Nikon COOLPIX A: hands-on with the latest large-sensor compact camera
By Simon Crisp
March 6, 2013
After the success of the Fujifilm X100, the Sony RX100 and the Canon G1 X, Nikon has finally embraced the idea of putting a large sensor in a compact-sized camera. The result is the Nikon COOLPIX A – which packs a 16.2-megapixel DX-format sensor and fixed 18.5mm lens into a surprisingly small body. Gizmag got to spent some hands-on time with the newly-announced camera ahead of its release.
The headline attraction of the Nikon COOLPIX A is undoubtedly its large APS-C DX-format 16.2-megapixel CMOS sensor, which is the same size as those used in most of Nikon's consumer DSLRs. While this is by no means the first compact camera to feature a large sensor, it's Nikon's first foray into the market … and, given that the firm opted for a smaller 1-inch type in its mirrorless 1-Series, that's certainly worth noting.
Like the recently-announced D7100, the camera doesn't feature a low-pass filter, meaning it should capture finer detail than other equally megapixelled cameras. While we weren't allowed to bring away any of the images we shot with the COOLPIX A, they looked impressively sharp and detailed on the back of the camera when zooming in. Also, we didn't experience any moiré patterns, which cameras lacking a low-pass filter can be prone to.
Unlike most compact cameras, the Nikon COOLPIX A has a fixed focal length lens, rather than a more traditional (and more versatile) zoom. This 18.5mm F2.8 lens – which is made up of seven elements in five groups – gives an equivalent of 28mm in 35mm format, and that will make or break the camera for many users. Some will argue it's too wide for general use (and it's true this camera isn't an all-rounder) but it's likely to be welcomed by documentary and landscape shooters – along with street photographers who like something a little wider than the more traditional 35mm (in 35mm format).
Personally, I often have a 28mm lens on my full frame DSLR for everyday use and, as such, felt instantly at home when looking at the monitor and composing images. As DSLR shooters who want to travel light are a key part of the target market for the Nikon COOLPIX A, potential users will probably know who they are, by what lenses and focal lengths they already use.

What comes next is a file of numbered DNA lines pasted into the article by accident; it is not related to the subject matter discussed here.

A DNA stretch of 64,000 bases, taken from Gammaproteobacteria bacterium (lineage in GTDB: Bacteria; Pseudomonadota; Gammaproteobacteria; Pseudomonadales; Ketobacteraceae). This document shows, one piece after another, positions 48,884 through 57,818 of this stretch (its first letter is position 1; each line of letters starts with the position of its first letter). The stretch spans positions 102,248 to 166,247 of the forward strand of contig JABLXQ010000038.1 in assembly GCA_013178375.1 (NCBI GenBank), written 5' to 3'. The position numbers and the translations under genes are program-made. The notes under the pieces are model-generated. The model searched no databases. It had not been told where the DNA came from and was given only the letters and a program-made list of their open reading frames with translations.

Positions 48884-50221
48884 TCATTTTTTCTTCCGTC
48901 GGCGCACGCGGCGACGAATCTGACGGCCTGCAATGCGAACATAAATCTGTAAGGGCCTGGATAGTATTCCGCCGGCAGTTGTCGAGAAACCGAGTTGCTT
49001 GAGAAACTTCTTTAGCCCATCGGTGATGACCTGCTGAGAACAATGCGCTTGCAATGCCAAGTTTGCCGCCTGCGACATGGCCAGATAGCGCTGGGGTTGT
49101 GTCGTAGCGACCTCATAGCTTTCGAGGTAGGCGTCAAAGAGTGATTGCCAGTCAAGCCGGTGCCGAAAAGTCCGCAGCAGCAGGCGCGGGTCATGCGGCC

Using the Nikon EXPEED 2 image-processing engine the camera can shoot 4 fps at full resolution and record 14-bit compressed NEF (RAW) images. It has an ISO range of 100-6400, and ISO equivalent settings go up to 25,600. In my hasty and completely unscientific tests, the contrast-detect TTL (through the lens) autofocus felt speedy and performed well, even in low-light situations.
While at first glance the camera has more in common with lower-end compact cameras than with premium devices, this impression soon goes away when you hold the Nikon COOLPIX A. The use of magnesium alloy gives the camera a decidedly sturdy feel while the leather accent on the front grip, and dials cut from metal, show that this isn't any ordinary compact.
On the top there's a mode dial with PASM (Program, Aperture priority, Shutter priority, and Manual) options as well as Auto, Scene and two user options which can be set. Enthusiasts will also be pleased to know there's a manual focus ring around the lens, joined by a Fn button on the front, while on the rear there's a 3-inch LCD with 921,000-dots.
The controls on the camera and the GUI have been designed to look and feel like those on Nikon DSLR cameras, which again show that this is seen as a secondary camera to a DSLR for many users. The camera is also compatible with a number of Nikon's DSLR accessories, from external Speedlights and the GP-1 GPS Unit to the Wireless Mobile Adapter WU-1a which can be used to add the usual wireless features.
Measuring 2.6 x 4.4 x 1.6 inches (64.3 x 111 x 40.3 mm) and weighing 10.6 oz (299 g) the COOLPIX A is considerably smaller and lighter than what has to be its most direct rival, the Fujifilm X100S. However, that camera incorporates an optical viewfinder and a 23mm F2 lens (equivalent to 35mm in 35mm format) which can be widened to a 28mm equivalent with a conversion lens.
While the Nikon Optical Viewfinder DF-CP1 has been launched for the COOLPIX A, it will sell for a pricey US$450, which brings us on to our biggest concern about the camera: it's scheduled for release (in black or silver) later this month for a price of $1,100, which seems like a lot when considering some of the mirrorless cameras out there.
Here's a video from Nikon Asia showing the COOLPIX A in action.
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